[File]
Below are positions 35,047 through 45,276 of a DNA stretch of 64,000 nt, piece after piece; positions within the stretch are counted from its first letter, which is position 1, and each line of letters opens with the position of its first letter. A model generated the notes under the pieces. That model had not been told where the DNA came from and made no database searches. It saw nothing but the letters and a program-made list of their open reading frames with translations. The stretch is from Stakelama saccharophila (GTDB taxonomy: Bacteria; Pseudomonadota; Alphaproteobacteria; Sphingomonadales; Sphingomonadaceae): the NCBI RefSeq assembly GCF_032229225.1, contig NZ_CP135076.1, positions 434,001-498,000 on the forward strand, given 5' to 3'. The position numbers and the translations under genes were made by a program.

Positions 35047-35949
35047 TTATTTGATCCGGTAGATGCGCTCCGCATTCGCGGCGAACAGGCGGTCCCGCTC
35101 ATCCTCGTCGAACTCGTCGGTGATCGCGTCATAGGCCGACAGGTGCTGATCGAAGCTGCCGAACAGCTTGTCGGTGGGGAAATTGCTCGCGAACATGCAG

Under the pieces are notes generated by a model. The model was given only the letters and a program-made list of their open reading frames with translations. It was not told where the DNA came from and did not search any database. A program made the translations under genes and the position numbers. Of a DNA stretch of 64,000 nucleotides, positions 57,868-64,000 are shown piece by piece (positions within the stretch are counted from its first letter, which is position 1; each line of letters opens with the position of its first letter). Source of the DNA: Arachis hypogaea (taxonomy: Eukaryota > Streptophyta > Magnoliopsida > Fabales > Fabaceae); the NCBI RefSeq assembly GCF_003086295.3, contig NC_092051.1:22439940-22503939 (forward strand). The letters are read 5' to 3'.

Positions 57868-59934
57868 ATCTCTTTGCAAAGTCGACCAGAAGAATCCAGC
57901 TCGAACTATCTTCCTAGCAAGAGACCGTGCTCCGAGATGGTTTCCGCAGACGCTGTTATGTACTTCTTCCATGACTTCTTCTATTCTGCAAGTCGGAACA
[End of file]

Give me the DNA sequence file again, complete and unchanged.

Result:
Below are positions 35,047 through 45,276 of a DNA stretch of 64,000 nt, piece after piece; positions within the stretch are counted from its first letter, which is position 1, and each line of letters opens with the position of its first letter. A model generated the notes under the pieces. That model had not been told where the DNA came from and made no database searches. It saw nothing but the letters and a program-made list of their open reading frames with translations. The stretch is from Stakelama saccharophila (GTDB taxonomy: Bacteria; Pseudomonadota; Alphaproteobacteria; Sphingomonadales; Sphingomonadaceae): the NCBI RefSeq assembly GCF_032229225.1, contig NZ_CP135076.1, positions 434,001-498,000 on the forward strand, given 5' to 3'. The position numbers and the translations under genes were made by a program.

Positions 35047-35949
35047 TTATTTGATCCGGTAGATGCGCTCCGCATTCGCGGCGAACAGGCGGTCCCGCTC
35101 ATCCTCGTCGAACTCGTCGGTGATCGCGTCATAGGCCGACAGGTGCTGATCGAAGCTGCCGAACAGCTTGTCGGTGGGGAAATTGCTCGCGAACATGCAG

Under the pieces are notes generated by a model. The model was given only the letters and a program-made list of their open reading frames with translations. It was not told where the DNA came from and did not search any database. A program made the translations under genes and the position numbers. Of a DNA stretch of 64,000 nucleotides, positions 57,868-64,000 are shown piece by piece (positions within the stretch are counted from its first letter, which is position 1; each line of letters opens with the position of its first letter). Source of the DNA: Arachis hypogaea (taxonomy: Eukaryota > Streptophyta > Magnoliopsida > Fabales > Fabaceae); the NCBI RefSeq assembly GCF_003086295.3, contig NC_092051.1:22439940-22503939 (forward strand). The letters are read 5' to 3'.

Positions 57868-59934
57868 ATCTCTTTGCAAAGTCGACCAGAAGAATCCAGC
57901 TCGAACTATCTTCCTAGCAAGAGACCGTGCTCCGAGATGGTTTCCGCAGACGCTGTTATGTACTTCTTCCATGACTTCTTCTATTCTGCAAGTCGGAACA